### Abstract

Activities such as global sensitivity analysis, statistical effect screening, uncertainty propagation, or model calibration have become integral to the Verification and Validation (V&V) of numerical models and computer simulations. One of the goals of V&V is to assess prediction accuracy and uncertainty, which feeds directly into reliability analysis or the Quantification of Margin and Uncertainty (QMU) of engineered systems. Because these analyses involve multiple runs of a computer code, they can rapidly become computationally expensive. An alternative to Monte Carlo-like sampling is to combine a design of computer experiments to meta-modeling, and replace the potentially expensive computer simulation by a fast-running emulator. The surrogate can then be used to estimate sensitivities, propagate uncertainty, and calibrate model parameters at a fraction of the cost it would take to wrap a sampling algorithm or optimization solver around the physics-based code. Doing so, however, offers the risk to develop an incorrect emulator that erroneously approximates the true-but-unknown sensitivities of the physics-based code. We demonstrate the extent to which this occurs when Gaussian Process Modeling (GPM) emulators are trained in high-dimensional spaces using too-sparsely populated designs-of-experiments. Our illustration analyzes a variant of the Rosenbrock function in which several effects are made statistically insignificant while others are strongly coupled, therefore, mimicking a situation that is often encountered in practice. In this example, using a combination of GPM emulator and design-of-experiments leads to an incorrect approximation of the function. A mathematical proof of the origin of the problem is proposed. The adverse effects that too-sparsely populated designs may produce are discussed for the coverage of the design space, estimation of sensitivities, and calibration of parameters. This work attempts to raise awareness to the potential dangers of not allocating enough resources when exploring a design space to develop fast-running emulators.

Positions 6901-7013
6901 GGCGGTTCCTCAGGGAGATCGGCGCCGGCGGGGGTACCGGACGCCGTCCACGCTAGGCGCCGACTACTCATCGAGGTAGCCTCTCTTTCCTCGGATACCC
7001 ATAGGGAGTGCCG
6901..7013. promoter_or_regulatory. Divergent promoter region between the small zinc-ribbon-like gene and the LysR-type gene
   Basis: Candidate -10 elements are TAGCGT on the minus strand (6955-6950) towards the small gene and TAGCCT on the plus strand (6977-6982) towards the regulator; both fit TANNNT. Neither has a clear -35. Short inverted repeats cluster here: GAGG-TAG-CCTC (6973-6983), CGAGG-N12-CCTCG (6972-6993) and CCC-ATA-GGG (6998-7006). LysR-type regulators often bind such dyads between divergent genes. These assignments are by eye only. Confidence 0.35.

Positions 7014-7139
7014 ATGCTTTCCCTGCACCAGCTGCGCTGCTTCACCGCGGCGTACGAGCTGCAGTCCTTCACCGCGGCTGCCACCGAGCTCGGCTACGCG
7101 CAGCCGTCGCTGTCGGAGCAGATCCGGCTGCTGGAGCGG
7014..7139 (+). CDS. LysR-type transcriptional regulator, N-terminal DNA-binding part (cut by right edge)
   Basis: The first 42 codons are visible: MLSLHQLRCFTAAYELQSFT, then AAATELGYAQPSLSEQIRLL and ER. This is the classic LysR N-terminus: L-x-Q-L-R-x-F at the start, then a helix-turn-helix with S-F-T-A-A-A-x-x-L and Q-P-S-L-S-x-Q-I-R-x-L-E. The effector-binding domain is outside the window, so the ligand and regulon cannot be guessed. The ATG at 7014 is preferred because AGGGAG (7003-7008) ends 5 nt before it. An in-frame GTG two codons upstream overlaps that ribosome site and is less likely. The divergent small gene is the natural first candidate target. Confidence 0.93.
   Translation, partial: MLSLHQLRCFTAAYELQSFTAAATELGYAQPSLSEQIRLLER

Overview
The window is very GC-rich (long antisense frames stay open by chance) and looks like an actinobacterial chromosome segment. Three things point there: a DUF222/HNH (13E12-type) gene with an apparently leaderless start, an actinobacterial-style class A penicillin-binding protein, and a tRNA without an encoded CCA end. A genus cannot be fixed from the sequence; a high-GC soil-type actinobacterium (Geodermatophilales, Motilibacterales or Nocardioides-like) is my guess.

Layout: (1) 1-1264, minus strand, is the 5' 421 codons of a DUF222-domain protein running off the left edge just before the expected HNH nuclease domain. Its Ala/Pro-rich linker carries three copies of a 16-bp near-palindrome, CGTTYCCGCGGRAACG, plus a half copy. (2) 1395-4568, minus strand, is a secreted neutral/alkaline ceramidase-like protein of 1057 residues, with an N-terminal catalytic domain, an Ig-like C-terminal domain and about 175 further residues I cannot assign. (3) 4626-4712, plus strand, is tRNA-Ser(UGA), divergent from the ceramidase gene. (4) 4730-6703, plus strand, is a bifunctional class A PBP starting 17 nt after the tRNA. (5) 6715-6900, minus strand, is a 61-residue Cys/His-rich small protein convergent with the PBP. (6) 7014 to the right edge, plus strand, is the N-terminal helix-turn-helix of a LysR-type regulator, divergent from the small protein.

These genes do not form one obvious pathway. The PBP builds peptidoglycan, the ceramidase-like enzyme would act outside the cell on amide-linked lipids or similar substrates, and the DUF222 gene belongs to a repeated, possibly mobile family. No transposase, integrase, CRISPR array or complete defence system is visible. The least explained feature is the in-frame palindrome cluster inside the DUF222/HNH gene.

Original language | English (US) |
---|---|

Pages (from-to) | 1220-1231 |

Number of pages | 12 |

Journal | Reliability Engineering and System Safety |

Volume | 96 |

Issue number | 9 |

DOIs | |

State | Published - Sep 1 2011 |

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### All Science Journal Classification (ASJC) codes

- Safety, Risk, Reliability and Quality
- Industrial and Manufacturing Engineering

### Cite this

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*Reliability Engineering and System Safety*, vol. 96, no. 9, pp. 1220-1231. https://doi.org/10.1016/j.ress.2011.02.015

**The dangers of sparse sampling for the quantification of margin and uncertainty.** / Hemez, François M.; Atamturktur, Sez.

Research output: Contribution to journal › Article

TY - JOUR

T1 - The dangers of sparse sampling for the quantification of margin and uncertainty

AU - Hemez, François M.

AU - Atamturktur, Sez

PY - 2011/9/1

Y1 - 2011/9/1